I recite my composition concerning the King;
My tongue is the pen of a ready writer.
You are fairer than the sons of men;
Grace is poured upon Your lips;
Therefore God has blessed You forever.
Gird Your sword upon Your thigh, O Mighty One,
With Your glory and Your majesty.
And in Your majesty ride prosperously because of truth, humility, and righteousness;
And Your right hand shall teach You awesome things.
Your arrows are sharp in the heart of the King’s enemies;
The peoples fall under You.
Your throne, O God, is forever and ever;
A scepter of righteousness is the scepter of Your kingdom.
You love righteousness and hate wickedness;
Therefore God, Your God, has anointed You
With the oil of gladness more than Your companions.
All Your garments are scented with myrrh and aloes and cassia,
Out of the ivory palaces, by which they have made You glad.
Kings’ daughters are among Your honorable women;
At Your right hand stands the queen in gold from Ophir.
Listen, O daughter,
Consider and incline your ear;
Forget your own people also, and your father’s house;
So the King will greatly desire your beauty;
Because He is your Lord, worship Him.
And the daughter of Tyre will come with a gift;
The rich among the people will seek your favor.
The royal daughter is all glorious within the palace;
Her clothing is woven with gold.
She shall be brought to the King in robes of many colors;
The virgins, her companions who follow her, shall be brought to You.
With gladness and rejoicing they shall be brought;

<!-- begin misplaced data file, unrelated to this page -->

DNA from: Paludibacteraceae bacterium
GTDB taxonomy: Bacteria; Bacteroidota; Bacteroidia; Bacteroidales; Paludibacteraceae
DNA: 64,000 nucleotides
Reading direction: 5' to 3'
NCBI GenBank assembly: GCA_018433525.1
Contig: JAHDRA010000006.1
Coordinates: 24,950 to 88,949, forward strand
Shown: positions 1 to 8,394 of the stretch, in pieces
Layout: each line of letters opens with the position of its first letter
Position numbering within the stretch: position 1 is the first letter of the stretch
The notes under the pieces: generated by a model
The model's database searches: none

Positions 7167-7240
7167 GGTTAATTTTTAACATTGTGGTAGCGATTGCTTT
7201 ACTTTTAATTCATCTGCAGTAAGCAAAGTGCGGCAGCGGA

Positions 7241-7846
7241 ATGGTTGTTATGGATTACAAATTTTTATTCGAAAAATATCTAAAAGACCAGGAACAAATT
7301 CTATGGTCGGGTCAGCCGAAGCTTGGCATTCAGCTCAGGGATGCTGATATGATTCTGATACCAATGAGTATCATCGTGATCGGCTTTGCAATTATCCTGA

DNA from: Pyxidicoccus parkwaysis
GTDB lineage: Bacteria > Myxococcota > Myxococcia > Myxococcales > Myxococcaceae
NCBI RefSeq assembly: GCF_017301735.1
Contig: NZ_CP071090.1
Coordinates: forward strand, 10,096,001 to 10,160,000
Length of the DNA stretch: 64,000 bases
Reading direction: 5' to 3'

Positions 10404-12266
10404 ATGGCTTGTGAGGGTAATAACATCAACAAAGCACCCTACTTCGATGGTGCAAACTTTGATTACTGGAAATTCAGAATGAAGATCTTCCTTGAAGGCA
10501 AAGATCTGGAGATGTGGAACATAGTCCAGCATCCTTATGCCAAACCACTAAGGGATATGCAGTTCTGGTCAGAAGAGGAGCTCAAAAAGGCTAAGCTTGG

They shall enter the King’s palace.
Instead of Your fathers shall be Your sons,
Whom You shall make princes in all the earth.
I will make Your name to be remembered in all generations;
Therefore the people shall praise You forever and ever.}
Psalm 45, also called “The wedding song”, celebrates a spectacular royal wedding. Written by the sons of Korah, it describes in great detail a bride and groom on their wedding day. This Psalm not only speaks of the joy of human marriage, but also prophetically describes Jesus’ time on the earth and the church’s role as His bride. Some Bible students think that the sons of Korah sang Psalm 45 when King Solomon married his queen. Others think it was a prophetic oracle of the coming of the Messiah, given to them in a personal worship time.
This psalm can be seen as God’s love letter to His son and His people. God expresses His exhilarated love for them. The King described in the first half of the psalm is said to be the most excellent of men, blessed forever, and clothed with splendor and majesty. “He will ride forth victoriously in the name of truth, humility, and righteousness.” (vs. 4) This perfectly describes Jesus, who reigns in power and magnificence. The Messiah is perfect, full of joy and grace, and is to be highly honored. He is God’s son, in whom He is greatly pleased.
The second half of the psalm calls attention to the Princess, or the bride of Christ. God wants to share with her the secret of catching Jesus’ attention. "Listen, O daughter, Consider and incline your ear;Forget your own people also, and your father’s house;" The bride's people and family represent her identity-- her hopes, dreams, and future. The bride leaves her life and her home to be with the King. Wholehearted abandonment is exactly what He wants. He wants his bride to fall in love with Him, and prefer him over her identity.
I love the picture that Psalm 45 paints--The majesty of the groom, and the pure devotion of the bride. Comparing it to Jesus and the church shows us how to be all that He has called us to be, by abandoning our identity, our plans, and following after him with all that’s within us. All He wants is for us to prefer the voice of the bridegroom over anything else in our lives, and to be completely in love with Him, our Savior.